We do not have a television. So Allah ki shukhar we have been spared being traumatised by the looping repetition of wailing relatives, the attribution of blame, and most ghastly of all, the appropriation of pain for national gain. Social media has calmly informed us of where we could donate blood, and which hospital had sufficient blood. I am grateful for these small mercies as this bloody Easter, 2016, draws to a close.
We were at a different park earlier this evening ‒ Lawrence Gardens ‒ where a group of five women and one daughter played cricket. We said it was to celebrate the Pakistani women’s team, but really we were there just to run and laugh and stretch our limbs. Another group of our women friends had ridden bicycles together through the streets of Gulberg in the morning. Small changes and shifts, we thought.
Hundreds of families were at the park as usual on a Sunday, and perhaps more, as it was Easter. I was acutely conscious all day that at the older end of the city, thousands of pilgrims have gathered for the second day of the Madhu Lal Hussain Urs, celebrated for over 400 years in the city. The mood there is not light, but fervent, passionate, and so very redolent of commemoration and celebration. Altogether, the city felt alive. The only twinge of regret on this Easter Sunday was that back in February 2015 coordinated blasts in Christian churches had led to our family’s unspoken decision to not attend church while in Pakistan.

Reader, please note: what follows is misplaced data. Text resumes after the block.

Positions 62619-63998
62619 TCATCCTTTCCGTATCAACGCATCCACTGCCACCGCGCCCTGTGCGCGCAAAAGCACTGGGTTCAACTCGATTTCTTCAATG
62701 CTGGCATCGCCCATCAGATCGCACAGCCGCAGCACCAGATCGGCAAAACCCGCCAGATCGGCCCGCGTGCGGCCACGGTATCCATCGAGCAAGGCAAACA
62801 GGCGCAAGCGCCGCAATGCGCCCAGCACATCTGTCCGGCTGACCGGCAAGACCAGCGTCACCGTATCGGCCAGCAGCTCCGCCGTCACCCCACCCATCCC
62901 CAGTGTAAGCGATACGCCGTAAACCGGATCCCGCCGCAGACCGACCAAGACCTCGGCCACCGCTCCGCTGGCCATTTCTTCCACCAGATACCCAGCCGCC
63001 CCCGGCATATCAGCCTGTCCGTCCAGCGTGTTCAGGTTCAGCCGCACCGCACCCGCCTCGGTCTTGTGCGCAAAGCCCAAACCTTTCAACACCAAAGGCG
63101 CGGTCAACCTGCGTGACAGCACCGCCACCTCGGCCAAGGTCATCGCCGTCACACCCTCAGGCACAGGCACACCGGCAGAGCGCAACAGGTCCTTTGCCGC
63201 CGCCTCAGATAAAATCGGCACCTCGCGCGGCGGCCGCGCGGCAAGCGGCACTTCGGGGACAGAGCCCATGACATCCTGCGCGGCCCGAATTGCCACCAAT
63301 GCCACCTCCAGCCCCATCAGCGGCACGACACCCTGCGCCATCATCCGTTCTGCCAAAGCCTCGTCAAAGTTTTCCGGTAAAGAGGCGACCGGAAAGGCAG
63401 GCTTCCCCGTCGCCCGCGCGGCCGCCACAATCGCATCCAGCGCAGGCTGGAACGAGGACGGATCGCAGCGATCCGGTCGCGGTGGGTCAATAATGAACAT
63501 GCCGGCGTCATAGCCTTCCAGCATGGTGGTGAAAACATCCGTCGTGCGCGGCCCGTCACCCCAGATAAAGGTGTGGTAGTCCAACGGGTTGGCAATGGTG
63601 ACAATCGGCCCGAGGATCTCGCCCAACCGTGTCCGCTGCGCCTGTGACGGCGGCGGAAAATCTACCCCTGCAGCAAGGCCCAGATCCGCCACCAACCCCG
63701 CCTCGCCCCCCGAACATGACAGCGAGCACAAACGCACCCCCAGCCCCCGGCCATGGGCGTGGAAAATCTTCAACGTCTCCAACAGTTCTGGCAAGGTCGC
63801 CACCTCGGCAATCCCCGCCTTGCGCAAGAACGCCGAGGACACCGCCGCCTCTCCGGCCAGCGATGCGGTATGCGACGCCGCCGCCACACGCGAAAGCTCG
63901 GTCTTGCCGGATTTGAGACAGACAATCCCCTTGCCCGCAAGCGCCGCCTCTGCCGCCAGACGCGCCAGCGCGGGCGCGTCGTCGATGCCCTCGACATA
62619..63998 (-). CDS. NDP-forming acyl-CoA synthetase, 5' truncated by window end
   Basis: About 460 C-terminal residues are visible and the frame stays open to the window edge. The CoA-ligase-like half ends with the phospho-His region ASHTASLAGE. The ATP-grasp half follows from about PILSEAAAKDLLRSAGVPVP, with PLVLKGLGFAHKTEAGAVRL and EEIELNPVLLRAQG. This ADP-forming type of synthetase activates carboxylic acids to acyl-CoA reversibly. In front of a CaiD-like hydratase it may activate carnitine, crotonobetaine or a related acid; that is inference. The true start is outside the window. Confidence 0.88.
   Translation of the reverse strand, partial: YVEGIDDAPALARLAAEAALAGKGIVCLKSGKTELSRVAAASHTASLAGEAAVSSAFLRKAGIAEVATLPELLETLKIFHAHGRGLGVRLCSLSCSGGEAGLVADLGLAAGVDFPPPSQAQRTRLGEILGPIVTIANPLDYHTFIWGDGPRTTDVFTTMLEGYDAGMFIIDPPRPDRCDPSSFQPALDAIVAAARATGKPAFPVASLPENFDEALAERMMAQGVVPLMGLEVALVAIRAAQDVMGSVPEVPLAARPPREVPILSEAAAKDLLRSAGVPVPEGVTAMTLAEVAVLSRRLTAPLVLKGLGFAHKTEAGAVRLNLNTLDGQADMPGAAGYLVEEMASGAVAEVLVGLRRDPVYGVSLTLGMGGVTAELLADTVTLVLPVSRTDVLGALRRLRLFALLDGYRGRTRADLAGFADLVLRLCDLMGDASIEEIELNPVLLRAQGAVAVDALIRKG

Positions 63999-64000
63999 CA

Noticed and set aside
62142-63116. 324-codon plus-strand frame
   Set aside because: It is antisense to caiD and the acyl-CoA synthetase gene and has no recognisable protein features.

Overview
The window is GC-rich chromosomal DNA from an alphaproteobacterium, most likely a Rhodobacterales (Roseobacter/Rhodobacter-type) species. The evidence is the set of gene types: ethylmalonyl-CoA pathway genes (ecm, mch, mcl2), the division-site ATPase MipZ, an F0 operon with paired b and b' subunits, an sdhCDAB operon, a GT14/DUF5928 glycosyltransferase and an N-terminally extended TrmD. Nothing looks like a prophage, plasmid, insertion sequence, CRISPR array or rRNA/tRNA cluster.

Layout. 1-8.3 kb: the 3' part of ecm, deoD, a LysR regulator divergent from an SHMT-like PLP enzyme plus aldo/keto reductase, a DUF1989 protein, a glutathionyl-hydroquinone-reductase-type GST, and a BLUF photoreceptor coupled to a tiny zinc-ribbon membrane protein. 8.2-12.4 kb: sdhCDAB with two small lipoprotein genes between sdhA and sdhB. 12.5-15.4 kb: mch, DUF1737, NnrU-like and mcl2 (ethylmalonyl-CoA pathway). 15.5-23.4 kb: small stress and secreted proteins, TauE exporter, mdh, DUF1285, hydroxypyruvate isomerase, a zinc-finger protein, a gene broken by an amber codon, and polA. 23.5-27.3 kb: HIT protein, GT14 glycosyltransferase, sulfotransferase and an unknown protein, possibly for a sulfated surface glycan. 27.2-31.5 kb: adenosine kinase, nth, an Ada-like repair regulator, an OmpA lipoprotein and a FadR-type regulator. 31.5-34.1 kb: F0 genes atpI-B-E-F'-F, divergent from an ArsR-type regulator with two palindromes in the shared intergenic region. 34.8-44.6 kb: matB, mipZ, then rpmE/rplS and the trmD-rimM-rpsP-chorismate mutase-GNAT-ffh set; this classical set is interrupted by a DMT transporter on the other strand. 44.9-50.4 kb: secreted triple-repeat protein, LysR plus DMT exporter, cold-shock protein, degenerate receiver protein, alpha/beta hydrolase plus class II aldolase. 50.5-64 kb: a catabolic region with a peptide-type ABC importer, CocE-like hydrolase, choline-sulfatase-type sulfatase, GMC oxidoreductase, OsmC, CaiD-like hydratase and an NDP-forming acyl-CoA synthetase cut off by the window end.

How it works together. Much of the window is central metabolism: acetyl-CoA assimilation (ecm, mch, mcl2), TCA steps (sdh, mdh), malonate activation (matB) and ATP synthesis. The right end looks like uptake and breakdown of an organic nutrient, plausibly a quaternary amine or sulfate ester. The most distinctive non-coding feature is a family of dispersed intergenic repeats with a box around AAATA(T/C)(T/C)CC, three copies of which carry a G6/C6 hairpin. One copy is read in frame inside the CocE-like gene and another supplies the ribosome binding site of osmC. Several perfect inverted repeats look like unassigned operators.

We returned home and were on the terrace with friends when our daughter rushed over to tell us there had been a bomb blast in the city. A friend then said that he had already heard this, though he had not mentioned it previously. I thought this strange, even while we descended into an uneven silence. Another friend offered, “I don’t even feel it. That’s how desensitised we are.” A third tried to restore our previous tone and topic, desperate that we not linger on a tragic note.
I allowed the sadness to settle. I feel a tremendous relief that the Shah Hussain mela was not targeted. That would have ripped a hole in the city and, if you like, Punjabi secularism which could not ever, ever be repaired. That would have ripped holes in thousands of people who poured into the city to connect their lives with the music and the saints. I feel very strange I am picking and choosing.
After our friends left, I settled down to social media. Messages from around the world inquiring about our safety. Tomorrow we will steel ourselves for the new security measures which will be thrown haphazardly, encircling and stalling the streets, catching harmless motorists and those who look like they don’t belong.